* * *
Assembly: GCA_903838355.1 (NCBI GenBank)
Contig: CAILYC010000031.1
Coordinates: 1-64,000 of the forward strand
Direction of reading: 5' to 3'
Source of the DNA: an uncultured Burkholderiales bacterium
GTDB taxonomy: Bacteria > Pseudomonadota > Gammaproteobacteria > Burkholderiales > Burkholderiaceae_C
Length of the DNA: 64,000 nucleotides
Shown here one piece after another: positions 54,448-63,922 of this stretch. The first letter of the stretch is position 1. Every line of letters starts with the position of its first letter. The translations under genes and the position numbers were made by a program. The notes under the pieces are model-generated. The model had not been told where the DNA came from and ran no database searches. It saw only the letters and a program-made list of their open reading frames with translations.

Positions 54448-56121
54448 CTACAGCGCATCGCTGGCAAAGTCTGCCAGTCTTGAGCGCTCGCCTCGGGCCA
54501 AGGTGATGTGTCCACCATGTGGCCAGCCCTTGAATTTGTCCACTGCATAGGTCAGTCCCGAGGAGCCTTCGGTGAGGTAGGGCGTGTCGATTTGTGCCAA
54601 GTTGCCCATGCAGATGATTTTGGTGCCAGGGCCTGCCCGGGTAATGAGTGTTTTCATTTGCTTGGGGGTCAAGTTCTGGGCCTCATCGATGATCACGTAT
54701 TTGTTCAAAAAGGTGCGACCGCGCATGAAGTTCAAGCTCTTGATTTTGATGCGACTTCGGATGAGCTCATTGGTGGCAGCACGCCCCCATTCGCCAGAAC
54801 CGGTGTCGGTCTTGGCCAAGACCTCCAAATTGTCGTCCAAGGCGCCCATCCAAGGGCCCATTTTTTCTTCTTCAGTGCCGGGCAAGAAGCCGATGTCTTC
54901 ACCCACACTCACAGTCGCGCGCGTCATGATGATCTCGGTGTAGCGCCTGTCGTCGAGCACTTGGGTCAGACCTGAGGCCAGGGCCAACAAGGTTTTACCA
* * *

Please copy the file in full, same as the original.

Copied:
Assembly: GCA_903838355.1 (NCBI GenBank)
Contig: CAILYC010000031.1
Coordinates: 1-64,000 of the forward strand
Direction of reading: 5' to 3'
Source of the DNA: an uncultured Burkholderiales bacterium
GTDB taxonomy: Bacteria > Pseudomonadota > Gammaproteobacteria > Burkholderiales > Burkholderiaceae_C
Length of the DNA: 64,000 nucleotides
Shown here one piece after another: positions 54,448-63,922 of this stretch. The first letter of the stretch is position 1. Every line of letters starts with the position of its first letter. The translations under genes and the position numbers were made by a program. The notes under the pieces are model-generated. The model had not been told where the DNA came from and ran no database searches. It saw only the letters and a program-made list of their open reading frames with translations.

Positions 54448-56121
54448 CTACAGCGCATCGCTGGCAAAGTCTGCCAGTCTTGAGCGCTCGCCTCGGGCCA
54501 AGGTGATGTGTCCACCATGTGGCCAGCCCTTGAATTTGTCCACTGCATAGGTCAGTCCCGAGGAGCCTTCGGTGAGGTAGGGCGTGTCGATTTGTGCCAA
54601 GTTGCCCATGCAGATGATTTTGGTGCCAGGGCCTGCCCGGGTAATGAGTGTTTTCATTTGCTTGGGGGTCAAGTTCTGGGCCTCATCGATGATCACGTAT
54701 TTGTTCAAAAAGGTGCGACCGCGCATGAAGTTCAAGCTCTTGATTTTGATGCGACTTCGGATGAGCTCATTGGTGGCAGCACGCCCCCATTCGCCAGAAC
54801 CGGTGTCGGTCTTGGCCAAGACCTCCAAATTGTCGTCCAAGGCGCCCATCCAAGGGCCCATTTTTTCTTCTTCAGTGCCGGGCAAGAAGCCGATGTCTTC
54901 ACCCACACTCACAGTCGCGCGCGTCATGATGATCTCGGTGTAGCGCCTGTCGTCGAGCACTTGGGTCAGACCTGAGGCCAGGGCCAACAAGGTTTTACCA